After being somewhat disappointed with the first book in the series, I found myself liking the second one much more. Particularly towards the end of the novel.
Spoilers for the first book.
Picking up shortly after the first one left off, Meira is now Queen of Winter, and the Winterians are trying to pull themselves back together, but overshadowed by the huge debt they owe to Cordell and jackass King Noam who has a specific request - to find the chasm where Magic was sealed. Meira's not so convinced this is such a good idea. Theron has an idea for diplomatic peace between nations. Meira is struggling with the switch from orphan soldier girl to queen, having to put Winter and its people above her own needs. Also dealing with politics and the fact Mather is not there anymore and is now just a regular Lord and not the Prince. Mather is struggling with this change as well.
There's a great deal of character development in this instalment, particularly with Meira and Mather. While I don't really care much about the romance angle, I found it quite interesting to see the shift in power and how they were coping with their new roles. Meira's character grew tremendously throughout the book. There was some more world building as well.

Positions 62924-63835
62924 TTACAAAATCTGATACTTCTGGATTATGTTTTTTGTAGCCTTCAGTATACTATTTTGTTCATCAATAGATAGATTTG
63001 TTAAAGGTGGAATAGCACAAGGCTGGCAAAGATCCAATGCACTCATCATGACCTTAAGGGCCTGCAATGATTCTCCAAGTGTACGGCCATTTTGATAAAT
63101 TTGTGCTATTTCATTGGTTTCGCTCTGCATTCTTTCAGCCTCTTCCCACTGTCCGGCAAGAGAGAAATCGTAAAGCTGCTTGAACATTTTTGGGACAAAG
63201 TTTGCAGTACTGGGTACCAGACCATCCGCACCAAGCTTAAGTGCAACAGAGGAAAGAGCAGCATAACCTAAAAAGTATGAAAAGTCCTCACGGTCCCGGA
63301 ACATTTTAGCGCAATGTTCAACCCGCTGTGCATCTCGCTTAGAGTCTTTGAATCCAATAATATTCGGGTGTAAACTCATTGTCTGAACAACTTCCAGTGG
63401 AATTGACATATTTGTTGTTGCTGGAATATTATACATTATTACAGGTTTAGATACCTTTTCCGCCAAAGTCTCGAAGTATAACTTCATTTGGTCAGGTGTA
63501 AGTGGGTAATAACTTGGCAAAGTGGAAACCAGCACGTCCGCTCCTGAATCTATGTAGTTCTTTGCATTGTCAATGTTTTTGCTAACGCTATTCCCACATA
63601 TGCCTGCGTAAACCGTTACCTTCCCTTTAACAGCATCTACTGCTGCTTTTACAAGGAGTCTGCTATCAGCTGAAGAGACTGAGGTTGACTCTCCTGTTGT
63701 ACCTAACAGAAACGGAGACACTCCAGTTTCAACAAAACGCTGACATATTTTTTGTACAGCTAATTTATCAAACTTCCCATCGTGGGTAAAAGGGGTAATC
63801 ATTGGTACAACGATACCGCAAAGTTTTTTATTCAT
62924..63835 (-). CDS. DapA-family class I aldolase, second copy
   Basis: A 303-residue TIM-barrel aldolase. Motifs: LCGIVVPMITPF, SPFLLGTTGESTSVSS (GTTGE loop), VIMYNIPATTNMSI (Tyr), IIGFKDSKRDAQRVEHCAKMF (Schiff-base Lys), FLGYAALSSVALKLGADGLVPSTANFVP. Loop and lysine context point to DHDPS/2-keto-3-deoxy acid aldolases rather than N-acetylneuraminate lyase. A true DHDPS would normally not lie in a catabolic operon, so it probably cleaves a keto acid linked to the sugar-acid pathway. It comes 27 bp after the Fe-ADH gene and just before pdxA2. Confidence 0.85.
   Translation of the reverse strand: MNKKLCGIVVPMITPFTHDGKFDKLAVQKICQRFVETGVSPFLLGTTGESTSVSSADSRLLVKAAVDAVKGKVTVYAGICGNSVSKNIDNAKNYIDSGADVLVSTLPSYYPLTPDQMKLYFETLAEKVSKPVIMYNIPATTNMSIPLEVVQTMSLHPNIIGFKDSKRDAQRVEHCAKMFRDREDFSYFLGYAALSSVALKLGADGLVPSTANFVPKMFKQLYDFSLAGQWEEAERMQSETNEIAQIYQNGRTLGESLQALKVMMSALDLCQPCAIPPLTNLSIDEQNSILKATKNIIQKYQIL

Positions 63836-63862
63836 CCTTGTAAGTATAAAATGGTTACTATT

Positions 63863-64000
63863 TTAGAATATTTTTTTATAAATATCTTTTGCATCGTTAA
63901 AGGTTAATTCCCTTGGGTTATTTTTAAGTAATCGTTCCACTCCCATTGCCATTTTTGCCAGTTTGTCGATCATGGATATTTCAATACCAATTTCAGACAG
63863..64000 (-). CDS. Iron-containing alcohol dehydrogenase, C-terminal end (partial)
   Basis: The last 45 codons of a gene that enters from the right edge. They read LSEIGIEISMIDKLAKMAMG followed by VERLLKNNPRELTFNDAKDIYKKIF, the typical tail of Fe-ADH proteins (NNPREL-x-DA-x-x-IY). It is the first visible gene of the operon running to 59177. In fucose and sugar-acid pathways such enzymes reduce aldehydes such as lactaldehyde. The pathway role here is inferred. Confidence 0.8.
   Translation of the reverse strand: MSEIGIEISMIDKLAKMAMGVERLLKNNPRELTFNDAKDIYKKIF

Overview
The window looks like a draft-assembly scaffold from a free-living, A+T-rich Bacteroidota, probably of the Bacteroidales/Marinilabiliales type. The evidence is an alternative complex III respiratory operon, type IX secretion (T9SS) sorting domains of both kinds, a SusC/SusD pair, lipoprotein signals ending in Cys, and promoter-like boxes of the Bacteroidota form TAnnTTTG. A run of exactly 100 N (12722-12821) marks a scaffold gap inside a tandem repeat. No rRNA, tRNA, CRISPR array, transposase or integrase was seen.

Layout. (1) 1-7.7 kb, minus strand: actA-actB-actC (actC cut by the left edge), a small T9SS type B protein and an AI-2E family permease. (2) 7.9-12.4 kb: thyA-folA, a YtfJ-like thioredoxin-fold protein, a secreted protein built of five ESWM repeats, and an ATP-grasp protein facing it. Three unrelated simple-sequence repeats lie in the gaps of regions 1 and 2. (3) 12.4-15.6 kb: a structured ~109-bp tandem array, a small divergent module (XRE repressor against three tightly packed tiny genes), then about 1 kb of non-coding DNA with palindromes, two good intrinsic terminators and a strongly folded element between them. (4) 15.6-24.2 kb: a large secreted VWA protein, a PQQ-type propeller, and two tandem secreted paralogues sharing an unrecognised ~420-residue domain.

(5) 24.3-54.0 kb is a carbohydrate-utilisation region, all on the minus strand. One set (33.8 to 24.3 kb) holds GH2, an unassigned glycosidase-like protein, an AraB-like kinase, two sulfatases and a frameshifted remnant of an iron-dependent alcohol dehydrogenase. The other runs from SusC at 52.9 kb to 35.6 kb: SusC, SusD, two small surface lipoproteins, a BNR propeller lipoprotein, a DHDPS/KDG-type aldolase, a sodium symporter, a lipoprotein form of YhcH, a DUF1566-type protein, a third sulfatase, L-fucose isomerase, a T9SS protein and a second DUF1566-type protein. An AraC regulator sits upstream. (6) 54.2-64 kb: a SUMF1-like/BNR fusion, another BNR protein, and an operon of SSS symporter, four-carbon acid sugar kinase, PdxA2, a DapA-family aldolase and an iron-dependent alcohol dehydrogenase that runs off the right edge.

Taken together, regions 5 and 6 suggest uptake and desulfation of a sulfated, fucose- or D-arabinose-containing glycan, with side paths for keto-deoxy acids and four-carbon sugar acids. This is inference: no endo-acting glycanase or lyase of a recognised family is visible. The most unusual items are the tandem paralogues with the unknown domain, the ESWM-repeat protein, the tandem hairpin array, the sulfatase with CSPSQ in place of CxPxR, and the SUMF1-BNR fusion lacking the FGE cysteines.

A good deal of the plot involves Meira searching for specific items revolving around the magic chasm plot in all the different Rhythms and Kingdoms outside of Winter. It's really quite interesting seeing how each different one operates. Though the worst is clearly Summer, who deal in pleasure and hedonism, and not much thought for much else. The worst bit is Summer buy and sell people as slaves and make deals with other nations for this and steal slaves if they don't get their own way. Though my favourite new character, Princess Ceridwen of Summer, a spunky snarky spitfire of a princess was pretty damn awesome. She's intelligent and opposed greatly to the way her brother the King runs Summer. She has some secrets of her own.
Other kingdoms operate in different ways, as Meira searches for what she needs, she has to cope as well with the knowledge of how the world outside Winter works. Makes for some interesting reading. And also makes me say thank fuck for maps in fantasy novels. The map in front helped a great deal of getting some perspective on where everything in this fantasy world was and helped for a great sense of place. Though I did the middle of the novel very very slow indeed. It was getting to the point of thinking - a nearly 500 page book and NOTHING is happening. As interesting as the character development and the political side of things were - it needed something else.
Then at the end there's a few terrible plot twists and a big rush of action. In spite of a slow middle, I definitely liked this second book a lot, especially Meira. While not my favourite fantasy series, it's improving with each book and I'm definitely looking forward to seeing how it concludes.